NoahVale Sun 09-Oct-16 12:42:57

probably a good idea to save for them and revalue later on, when they are 16/17/18 and onwards.

GreenHen Sun 09-Oct-16 18:44:53

Yes NoahVale - I think you are right.

I guess I was after a savings goal of some sort - whether we do it or not.
We've met our initial ones (which when in our twenties seemed like a pot of gold at the end of the rainbow but when realised in our late thirties seem a we were missing the point of life somehow).

One thing that definitely makes it easier is that we only have one DC - so there is no complex 'keeping it fair' to add in the equation. I would've like four children so I'll cling onto any mild advantage ;)

kath6144 Sun 09-Oct-16 21:52:31

I think my advice would be to save as much as you can in each adults ISA & make sure you both have a reasonable pension provision.

After that, maybe save into an ISA or such for the DC, but with the bulk of savings in your own names for reasons given earlier.

Ours are older, 16 & 18, but we have managed to save a decent amount in our own ISAs and also some into Isas for them. We part paid for driving lessons for eldest as his 17th birthday & xmas presents (he contributed earlier birthday/xmas money that he had saved), we bought a small car but he insured it from part-time earnings. Without the car, we were having to ferry him to work at weekends and look after my sick mum 70miles away, so it helped us.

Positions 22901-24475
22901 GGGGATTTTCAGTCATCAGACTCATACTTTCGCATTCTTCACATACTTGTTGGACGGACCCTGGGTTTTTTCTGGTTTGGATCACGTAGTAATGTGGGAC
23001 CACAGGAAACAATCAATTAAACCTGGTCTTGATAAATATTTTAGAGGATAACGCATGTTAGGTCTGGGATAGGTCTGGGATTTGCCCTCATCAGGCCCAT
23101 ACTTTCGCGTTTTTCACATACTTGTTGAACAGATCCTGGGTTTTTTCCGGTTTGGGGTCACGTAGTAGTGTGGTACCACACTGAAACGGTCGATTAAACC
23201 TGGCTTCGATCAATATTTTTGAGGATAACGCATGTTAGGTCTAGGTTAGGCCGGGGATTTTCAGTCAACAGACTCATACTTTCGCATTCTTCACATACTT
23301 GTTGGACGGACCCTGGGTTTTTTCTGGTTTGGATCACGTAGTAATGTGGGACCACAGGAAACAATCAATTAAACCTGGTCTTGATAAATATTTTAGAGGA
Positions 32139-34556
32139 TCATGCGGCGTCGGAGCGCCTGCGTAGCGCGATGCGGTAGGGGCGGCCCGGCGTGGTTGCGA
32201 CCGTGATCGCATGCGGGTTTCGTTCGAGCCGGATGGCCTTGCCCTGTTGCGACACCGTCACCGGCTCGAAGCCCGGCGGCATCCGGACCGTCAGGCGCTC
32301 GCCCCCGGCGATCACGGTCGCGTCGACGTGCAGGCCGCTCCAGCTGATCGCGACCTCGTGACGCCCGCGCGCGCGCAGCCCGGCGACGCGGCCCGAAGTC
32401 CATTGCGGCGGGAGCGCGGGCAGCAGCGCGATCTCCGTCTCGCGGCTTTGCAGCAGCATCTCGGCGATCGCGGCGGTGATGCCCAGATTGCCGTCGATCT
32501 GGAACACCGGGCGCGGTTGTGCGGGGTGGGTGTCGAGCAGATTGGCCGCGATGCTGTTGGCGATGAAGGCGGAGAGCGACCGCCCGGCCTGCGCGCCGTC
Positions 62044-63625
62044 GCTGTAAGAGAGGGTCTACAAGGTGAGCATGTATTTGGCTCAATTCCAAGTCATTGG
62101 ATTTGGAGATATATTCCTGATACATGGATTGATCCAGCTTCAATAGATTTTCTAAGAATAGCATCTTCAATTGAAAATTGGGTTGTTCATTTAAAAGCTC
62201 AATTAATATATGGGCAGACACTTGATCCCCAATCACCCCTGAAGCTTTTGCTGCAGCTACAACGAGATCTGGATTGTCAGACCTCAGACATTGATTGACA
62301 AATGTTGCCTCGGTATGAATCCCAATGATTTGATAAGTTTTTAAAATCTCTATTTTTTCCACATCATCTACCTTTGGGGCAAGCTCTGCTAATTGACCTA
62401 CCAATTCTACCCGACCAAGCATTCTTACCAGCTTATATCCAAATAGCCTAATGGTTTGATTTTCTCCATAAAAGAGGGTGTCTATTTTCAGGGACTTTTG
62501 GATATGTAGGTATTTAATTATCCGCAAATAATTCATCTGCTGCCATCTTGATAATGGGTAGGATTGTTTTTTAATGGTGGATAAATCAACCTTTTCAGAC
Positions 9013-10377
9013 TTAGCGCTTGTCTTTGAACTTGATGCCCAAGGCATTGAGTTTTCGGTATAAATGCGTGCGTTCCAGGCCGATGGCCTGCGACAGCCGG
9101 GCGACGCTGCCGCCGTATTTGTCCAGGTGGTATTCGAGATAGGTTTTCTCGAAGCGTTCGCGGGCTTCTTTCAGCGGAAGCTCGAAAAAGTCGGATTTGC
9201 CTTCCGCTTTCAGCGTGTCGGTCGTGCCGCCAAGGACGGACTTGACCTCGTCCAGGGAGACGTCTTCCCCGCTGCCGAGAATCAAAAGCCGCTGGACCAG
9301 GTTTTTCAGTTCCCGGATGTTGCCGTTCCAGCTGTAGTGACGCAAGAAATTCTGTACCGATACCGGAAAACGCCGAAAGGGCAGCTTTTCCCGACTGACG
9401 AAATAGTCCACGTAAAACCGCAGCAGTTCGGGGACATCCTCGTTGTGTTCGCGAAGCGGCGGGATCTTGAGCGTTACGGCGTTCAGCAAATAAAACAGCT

He is now at uni, he gets minimum maintenance loan, we give him the top-up to cover hall fees and a decent monthly allowance (not over the top but enough to live on). He has also saved from his wages, so we know he doesn't waste money. We are fortunate that we were in our 30s when we met, married, had kids, so both had careers and houses bought in early 20s. We are thus comfortable enough to help now.

We had also planned to help with money for a house deposit, assuming we didnt have any life changing events, but our DC have recently inherited some money from a cousin of mine, which has now removed that need. We may still give them a bit extra, depends where they end up and how much property is, but that is now more optional.